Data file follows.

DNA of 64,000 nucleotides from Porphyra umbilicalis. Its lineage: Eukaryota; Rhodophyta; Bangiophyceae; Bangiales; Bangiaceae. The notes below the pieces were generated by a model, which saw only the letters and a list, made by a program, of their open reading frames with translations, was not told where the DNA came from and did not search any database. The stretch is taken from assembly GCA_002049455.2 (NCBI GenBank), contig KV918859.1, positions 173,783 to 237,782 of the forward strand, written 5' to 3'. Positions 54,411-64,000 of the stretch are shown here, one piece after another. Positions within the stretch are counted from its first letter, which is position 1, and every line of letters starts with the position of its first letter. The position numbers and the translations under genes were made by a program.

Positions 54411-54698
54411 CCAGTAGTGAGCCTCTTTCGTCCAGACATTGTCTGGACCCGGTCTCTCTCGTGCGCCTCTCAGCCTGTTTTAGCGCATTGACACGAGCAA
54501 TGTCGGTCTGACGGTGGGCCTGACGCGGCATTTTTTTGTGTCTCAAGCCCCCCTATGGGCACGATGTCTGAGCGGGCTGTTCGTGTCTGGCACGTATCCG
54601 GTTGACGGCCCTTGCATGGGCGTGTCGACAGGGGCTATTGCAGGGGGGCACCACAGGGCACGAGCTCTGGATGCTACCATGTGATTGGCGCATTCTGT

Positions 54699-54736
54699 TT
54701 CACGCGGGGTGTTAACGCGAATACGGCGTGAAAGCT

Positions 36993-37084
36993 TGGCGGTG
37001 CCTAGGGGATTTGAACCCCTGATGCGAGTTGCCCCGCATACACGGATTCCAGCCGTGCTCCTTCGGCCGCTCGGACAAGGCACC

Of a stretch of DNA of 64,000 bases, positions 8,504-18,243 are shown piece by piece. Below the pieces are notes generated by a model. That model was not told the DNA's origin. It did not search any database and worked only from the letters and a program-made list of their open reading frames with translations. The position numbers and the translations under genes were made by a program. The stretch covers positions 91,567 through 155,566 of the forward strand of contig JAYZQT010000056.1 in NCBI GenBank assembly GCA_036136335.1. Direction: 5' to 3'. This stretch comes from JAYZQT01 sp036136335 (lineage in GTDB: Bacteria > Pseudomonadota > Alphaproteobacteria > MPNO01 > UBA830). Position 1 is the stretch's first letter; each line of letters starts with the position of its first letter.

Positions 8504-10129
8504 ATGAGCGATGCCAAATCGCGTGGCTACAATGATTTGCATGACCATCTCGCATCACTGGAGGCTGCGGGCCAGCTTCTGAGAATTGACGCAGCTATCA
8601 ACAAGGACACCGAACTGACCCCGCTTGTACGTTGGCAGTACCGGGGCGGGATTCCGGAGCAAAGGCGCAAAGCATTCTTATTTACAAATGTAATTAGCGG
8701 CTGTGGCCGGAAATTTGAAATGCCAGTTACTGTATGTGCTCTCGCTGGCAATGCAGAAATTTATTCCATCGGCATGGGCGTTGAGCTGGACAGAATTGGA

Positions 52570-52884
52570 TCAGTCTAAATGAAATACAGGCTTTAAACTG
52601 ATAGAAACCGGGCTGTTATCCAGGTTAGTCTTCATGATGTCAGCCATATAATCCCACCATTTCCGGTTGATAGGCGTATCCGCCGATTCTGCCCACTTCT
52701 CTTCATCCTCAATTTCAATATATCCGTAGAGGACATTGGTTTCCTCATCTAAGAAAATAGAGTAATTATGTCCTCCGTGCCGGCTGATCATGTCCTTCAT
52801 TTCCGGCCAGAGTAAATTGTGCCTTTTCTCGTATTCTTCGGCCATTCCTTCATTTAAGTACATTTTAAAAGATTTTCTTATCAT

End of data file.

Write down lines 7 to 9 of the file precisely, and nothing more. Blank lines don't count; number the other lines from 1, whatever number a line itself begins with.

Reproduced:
54699 TT
54701 CACGCGGGGTGTTAACGCGAATACGGCGTGAAAGCT

Positions 36993-37084